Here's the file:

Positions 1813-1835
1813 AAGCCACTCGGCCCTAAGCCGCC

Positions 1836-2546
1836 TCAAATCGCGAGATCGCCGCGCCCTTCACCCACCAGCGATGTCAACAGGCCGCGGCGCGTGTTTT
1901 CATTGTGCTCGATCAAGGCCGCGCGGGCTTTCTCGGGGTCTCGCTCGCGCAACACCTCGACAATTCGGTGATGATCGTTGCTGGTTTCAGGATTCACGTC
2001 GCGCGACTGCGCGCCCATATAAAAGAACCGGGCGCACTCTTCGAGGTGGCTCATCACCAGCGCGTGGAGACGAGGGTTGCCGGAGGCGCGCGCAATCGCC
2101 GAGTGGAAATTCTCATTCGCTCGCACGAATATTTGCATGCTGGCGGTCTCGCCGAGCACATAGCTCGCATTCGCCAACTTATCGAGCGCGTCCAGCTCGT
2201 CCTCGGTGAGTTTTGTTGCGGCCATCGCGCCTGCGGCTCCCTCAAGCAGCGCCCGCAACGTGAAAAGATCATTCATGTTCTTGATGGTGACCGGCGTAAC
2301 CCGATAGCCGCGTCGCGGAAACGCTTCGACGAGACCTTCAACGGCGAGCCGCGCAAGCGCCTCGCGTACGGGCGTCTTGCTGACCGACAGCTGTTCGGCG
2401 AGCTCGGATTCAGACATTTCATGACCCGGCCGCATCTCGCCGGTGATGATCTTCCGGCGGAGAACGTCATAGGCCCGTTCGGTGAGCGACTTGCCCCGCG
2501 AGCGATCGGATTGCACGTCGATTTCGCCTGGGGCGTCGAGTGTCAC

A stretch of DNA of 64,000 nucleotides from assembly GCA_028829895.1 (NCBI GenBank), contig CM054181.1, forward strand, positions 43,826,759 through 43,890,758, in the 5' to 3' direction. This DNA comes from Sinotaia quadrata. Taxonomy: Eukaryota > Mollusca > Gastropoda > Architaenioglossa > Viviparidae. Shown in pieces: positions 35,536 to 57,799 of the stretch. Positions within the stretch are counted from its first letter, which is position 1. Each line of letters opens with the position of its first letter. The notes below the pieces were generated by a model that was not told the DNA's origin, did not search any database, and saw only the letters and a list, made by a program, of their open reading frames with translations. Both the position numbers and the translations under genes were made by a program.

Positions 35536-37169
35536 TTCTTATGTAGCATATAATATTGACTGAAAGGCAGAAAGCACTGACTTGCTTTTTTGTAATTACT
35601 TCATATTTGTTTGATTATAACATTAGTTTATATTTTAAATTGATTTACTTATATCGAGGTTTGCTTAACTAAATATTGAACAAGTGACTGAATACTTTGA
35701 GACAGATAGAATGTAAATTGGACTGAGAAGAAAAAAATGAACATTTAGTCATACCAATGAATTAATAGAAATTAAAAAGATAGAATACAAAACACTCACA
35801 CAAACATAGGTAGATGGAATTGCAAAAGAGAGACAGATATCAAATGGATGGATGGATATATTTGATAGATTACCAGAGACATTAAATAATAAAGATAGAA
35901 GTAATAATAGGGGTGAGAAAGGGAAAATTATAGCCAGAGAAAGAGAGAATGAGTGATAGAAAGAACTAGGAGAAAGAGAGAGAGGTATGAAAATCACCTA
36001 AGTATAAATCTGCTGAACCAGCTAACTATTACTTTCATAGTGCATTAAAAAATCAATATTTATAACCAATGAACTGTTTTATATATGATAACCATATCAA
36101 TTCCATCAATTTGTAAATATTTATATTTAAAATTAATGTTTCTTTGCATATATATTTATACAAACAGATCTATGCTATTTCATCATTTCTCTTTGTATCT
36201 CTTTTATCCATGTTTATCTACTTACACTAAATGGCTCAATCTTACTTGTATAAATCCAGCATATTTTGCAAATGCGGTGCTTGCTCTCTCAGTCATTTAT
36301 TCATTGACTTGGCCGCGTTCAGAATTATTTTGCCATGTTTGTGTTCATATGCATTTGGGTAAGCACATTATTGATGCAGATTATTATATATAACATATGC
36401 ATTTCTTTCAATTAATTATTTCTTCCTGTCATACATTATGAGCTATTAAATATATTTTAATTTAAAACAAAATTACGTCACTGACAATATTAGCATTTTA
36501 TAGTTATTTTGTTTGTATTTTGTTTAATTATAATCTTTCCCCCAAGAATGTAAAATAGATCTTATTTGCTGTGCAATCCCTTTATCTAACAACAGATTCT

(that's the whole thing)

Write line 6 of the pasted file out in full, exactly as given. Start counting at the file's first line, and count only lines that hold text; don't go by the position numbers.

2001 GCGCGACTGCGCGCCCATATAAAAGAACCGGGCGCACTCTTCGAGGTGGCTCATCACCAGCGCGTGGAGACGAGGGTTGCCGGAGGCGCGCGCAATCGCC